The pictures aren’t the best, but I’m going to say its been repainted or repaired. One picture shows the dome light switch painted over and the lower body panels look wavy – possible body filler. Strange thing on the top ;I thought only Dusters with the Gold Duster package got the snakeskin roof and other half tops cars would have been regular vinyl , but Gold Dusters have a deluxe interior and would have had carpeting and not have had rubber mats.

    Like 2
  4. JW454

    I had two Dusters. My 1970 was the most base car I ever owned. No power steering, no power brakes, no radio, dog dish hub caps, slant 6. It did have an automatic transmission which was probably an option. It had a rubber floor liner but, not much else. I bought it because it was the EB5 blue color.
    My 1972 had a few options like power steering, full vinyl top, and a radio but, it was still a slant six with an automatic.
    They were both nice cars that could always get you there and back. The 1970 went to a guy that had recently wrecked a 340 Dart and he needed a good solid body to put his drive train into. The 1972 went to a friend that promptly smashed it into a street pole in a DUI incident. Sad

    Like 2
  5. DON

    I had a Basin ST. Blue ( like petty blue) 72 Duster with a slant 6 auto. I was 17 and It was the first car I bought at a dealership with my own money . It was 6 years old and I paid $1,300 for it. 6 months later I went to a local gas station to put air in the spare tire. While waiting to turn left from the main road into the station I was rear ended by a drunk driver in a new rented 79 Caddy. The skid mark was only about 3 feet long so he never saw me until the last second. Both cars were destroyed Still miss that little car.

    Like 2
  6. Pete in PA

    Up to $4500 this morning (1/20/21) OMG I bought nicer Dusters to part out back in the early 80s for less than $500. Many for just $100. My oh my how times have changed.
    I drove a 72 Gold Duster for a few years in the mid-80s until PA road salt ate it from under me. It was a great commuter car with the slant 6 and fun as well. I wonder how I’d feel about driving one today having 30 years of experience driving later stuff.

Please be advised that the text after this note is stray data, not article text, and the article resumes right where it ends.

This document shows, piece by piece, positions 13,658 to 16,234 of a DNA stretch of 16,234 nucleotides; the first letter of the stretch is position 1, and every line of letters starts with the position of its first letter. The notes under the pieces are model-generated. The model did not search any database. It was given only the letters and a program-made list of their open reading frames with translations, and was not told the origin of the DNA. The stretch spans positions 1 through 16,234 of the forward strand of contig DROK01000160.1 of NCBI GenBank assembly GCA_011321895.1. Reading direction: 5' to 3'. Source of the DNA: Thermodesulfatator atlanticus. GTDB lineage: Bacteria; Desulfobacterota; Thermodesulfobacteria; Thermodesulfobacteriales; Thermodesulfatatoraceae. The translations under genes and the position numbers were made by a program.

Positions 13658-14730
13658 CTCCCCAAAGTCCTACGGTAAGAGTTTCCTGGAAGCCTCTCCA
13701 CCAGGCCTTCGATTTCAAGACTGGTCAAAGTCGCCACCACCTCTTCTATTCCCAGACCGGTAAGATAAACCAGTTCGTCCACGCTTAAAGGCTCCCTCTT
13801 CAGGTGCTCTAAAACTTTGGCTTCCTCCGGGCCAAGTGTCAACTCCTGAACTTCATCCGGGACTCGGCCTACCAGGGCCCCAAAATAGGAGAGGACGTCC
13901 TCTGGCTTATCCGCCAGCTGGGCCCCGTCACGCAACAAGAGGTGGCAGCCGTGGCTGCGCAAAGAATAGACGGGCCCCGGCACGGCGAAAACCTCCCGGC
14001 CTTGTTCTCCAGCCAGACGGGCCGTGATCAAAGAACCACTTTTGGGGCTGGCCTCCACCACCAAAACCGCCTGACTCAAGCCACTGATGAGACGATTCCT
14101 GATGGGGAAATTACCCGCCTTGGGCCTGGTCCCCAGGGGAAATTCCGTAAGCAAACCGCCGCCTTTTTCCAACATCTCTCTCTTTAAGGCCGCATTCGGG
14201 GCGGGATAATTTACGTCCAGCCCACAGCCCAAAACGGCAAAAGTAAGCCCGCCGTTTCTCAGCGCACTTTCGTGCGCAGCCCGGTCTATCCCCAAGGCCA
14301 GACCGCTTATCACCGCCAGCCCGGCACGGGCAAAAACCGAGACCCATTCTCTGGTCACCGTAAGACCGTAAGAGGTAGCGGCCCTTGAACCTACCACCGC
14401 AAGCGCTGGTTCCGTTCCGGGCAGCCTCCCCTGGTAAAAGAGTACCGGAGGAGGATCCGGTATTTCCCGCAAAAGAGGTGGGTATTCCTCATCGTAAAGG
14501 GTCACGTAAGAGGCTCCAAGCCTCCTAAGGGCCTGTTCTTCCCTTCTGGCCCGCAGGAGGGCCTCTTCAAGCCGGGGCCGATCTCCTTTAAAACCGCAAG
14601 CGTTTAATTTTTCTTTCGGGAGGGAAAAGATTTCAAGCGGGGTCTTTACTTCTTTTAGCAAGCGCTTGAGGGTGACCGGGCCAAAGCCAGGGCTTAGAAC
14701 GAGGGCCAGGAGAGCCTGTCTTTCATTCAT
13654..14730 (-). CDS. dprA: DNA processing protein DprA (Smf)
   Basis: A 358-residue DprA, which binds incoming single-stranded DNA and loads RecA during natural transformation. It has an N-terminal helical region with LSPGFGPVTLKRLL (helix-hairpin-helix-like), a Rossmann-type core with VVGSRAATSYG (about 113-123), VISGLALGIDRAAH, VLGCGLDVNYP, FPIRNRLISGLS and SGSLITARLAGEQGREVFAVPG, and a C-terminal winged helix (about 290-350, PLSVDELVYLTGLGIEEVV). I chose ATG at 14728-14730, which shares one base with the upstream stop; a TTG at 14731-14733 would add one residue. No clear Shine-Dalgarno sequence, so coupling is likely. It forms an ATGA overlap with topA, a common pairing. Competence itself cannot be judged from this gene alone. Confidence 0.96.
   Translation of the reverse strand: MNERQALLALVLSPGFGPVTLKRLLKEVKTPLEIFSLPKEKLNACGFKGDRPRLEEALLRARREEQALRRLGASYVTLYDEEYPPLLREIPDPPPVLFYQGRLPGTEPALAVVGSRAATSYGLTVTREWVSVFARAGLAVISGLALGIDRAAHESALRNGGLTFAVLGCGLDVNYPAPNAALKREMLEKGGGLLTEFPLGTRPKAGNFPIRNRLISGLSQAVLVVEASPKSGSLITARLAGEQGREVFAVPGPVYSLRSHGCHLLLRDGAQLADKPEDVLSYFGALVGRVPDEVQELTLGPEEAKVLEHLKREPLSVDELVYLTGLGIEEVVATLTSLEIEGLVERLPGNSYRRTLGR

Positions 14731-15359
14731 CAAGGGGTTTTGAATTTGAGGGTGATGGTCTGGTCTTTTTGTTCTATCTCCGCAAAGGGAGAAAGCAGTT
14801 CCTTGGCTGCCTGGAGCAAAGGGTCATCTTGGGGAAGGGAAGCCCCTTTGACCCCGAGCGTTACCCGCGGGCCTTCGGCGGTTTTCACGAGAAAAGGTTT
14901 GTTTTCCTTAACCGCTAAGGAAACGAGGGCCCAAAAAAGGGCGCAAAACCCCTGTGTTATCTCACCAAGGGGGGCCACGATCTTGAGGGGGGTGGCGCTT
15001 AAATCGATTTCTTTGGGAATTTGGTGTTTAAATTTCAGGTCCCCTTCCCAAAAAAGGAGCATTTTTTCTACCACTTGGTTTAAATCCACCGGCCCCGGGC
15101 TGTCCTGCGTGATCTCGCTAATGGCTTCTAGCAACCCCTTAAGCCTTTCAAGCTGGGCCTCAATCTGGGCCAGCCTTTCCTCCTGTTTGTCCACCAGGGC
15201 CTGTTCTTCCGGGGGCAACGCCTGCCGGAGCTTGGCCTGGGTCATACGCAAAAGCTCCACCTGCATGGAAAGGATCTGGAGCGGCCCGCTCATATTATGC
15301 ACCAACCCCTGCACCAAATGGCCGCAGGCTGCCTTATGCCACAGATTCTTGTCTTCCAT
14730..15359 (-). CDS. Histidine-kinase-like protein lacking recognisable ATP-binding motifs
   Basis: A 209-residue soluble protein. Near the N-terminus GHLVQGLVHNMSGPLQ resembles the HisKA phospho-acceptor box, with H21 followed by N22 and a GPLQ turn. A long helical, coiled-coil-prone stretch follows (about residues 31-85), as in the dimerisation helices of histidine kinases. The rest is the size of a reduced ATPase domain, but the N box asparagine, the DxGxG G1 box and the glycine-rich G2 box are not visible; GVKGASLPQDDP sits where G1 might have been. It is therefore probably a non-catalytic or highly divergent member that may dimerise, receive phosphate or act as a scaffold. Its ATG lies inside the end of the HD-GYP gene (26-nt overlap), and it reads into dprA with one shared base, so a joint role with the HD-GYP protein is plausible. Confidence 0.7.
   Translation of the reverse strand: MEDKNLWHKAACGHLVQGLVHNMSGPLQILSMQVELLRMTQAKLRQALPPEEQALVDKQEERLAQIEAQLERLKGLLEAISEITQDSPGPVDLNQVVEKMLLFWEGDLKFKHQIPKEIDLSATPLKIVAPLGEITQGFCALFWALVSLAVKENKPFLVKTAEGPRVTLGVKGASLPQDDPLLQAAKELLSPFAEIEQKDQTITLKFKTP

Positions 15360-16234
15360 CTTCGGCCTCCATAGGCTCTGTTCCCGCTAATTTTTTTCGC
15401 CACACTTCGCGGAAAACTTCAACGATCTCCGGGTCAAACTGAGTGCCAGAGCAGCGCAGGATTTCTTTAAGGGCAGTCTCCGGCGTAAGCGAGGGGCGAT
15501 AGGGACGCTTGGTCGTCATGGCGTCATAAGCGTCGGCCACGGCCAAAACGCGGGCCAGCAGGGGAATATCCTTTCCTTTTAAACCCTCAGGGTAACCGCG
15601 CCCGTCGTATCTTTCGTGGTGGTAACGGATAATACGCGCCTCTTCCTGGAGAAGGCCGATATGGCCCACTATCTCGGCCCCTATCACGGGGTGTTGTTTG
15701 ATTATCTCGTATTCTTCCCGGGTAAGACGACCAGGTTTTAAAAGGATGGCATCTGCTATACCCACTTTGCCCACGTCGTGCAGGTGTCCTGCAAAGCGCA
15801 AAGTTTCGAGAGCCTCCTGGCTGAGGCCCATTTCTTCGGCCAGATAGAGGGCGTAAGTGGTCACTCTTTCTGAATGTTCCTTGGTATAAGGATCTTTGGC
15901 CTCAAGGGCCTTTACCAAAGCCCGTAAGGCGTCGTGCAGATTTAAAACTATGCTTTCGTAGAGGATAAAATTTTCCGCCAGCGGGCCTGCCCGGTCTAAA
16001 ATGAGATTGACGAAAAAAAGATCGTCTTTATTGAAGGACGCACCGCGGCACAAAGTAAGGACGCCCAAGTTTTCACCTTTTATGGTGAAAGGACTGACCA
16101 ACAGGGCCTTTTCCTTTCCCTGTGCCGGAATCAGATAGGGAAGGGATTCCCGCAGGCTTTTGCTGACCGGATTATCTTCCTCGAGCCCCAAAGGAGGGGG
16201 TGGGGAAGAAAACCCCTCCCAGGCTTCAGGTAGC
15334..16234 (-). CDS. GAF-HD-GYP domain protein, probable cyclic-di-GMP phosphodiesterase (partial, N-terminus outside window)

I think the chances of this Duster being “restored” are exactly zero. The drivetrain will be removed, the interior will be gutted, and the car will become a 340 clone or a big block powered restomod.
    It might be time to sell the one Duster I stashed away back in 1987 — a white Duster Twister with the 318, a 3-speed manual, bucket seats and those cool Twister-only hood scoops.

    Like 2
  7. S

    I never cease to be amazed at the prices cars like this sell for. I like these cars a lot – but the fact is that LOTS of work is going to need to be done to get this car running if it sat for 30 years. All of the fluids are going to have to be changed. Brakes gone through. Tires replaced, carburetor rebuilt, new battery, full tune up, likely a radiator replaced or recored. And then all the body damage is going to have to be addressed. It’s salvageable, but unless you could get it for really cheap why would you want it? Unless you do all of the work yourself, it’s going to cost a few thousand dollars to do all of this work. Starting off at ~$4500 for a non-running car? I just don’t see it. If it was $1000 or so, then maybe I’d get involved. Without it running you don’t know what it’s going to need. And it’s a slant 6, not a 340. That said, I hope it goes to a good home.

    Like 1